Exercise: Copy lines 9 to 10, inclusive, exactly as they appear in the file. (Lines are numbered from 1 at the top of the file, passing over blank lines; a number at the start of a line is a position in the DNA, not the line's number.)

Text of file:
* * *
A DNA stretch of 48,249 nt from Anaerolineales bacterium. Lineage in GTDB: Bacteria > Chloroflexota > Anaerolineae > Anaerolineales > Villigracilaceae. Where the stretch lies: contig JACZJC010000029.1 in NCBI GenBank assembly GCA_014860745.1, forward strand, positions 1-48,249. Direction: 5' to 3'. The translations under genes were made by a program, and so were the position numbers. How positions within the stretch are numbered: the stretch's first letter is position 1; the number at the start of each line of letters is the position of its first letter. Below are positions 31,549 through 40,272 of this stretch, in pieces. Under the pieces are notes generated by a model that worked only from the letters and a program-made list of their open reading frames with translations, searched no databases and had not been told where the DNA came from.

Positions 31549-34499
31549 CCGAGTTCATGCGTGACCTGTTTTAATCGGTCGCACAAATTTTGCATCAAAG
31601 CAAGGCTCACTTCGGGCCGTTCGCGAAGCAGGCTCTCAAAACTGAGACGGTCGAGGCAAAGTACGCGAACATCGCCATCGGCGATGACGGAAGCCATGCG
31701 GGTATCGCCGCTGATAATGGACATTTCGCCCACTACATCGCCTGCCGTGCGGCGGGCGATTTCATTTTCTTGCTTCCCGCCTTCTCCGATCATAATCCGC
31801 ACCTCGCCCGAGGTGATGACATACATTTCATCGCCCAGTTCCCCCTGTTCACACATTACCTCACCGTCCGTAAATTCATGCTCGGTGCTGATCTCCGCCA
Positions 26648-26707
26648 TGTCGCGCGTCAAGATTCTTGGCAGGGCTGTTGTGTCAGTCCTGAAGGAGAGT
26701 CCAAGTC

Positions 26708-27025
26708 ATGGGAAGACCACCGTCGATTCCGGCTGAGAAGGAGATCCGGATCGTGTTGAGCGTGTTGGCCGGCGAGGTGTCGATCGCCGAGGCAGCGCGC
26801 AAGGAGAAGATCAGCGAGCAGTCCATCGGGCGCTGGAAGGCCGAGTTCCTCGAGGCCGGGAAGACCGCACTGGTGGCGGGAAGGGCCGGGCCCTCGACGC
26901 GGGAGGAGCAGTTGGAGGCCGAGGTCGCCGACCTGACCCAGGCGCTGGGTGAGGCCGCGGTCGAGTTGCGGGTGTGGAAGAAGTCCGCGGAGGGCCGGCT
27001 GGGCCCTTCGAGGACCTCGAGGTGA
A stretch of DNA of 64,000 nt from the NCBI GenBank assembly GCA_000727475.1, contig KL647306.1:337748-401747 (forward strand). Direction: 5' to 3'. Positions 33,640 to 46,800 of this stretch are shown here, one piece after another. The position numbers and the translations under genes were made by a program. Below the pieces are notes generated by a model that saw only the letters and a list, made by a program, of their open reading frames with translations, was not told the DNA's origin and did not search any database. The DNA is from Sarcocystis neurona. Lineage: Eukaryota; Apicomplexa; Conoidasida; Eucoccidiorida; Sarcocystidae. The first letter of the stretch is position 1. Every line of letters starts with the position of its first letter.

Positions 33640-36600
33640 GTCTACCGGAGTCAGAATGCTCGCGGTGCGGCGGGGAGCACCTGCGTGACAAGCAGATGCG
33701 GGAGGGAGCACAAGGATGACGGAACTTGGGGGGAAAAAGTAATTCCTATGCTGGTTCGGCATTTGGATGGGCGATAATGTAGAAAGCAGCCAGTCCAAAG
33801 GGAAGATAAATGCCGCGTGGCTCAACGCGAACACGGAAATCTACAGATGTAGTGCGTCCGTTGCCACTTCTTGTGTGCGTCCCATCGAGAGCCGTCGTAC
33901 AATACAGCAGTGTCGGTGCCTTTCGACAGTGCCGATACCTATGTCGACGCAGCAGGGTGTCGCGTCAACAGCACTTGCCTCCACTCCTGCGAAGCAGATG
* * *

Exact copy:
26701 CCAAGTC

Positions 26708-27025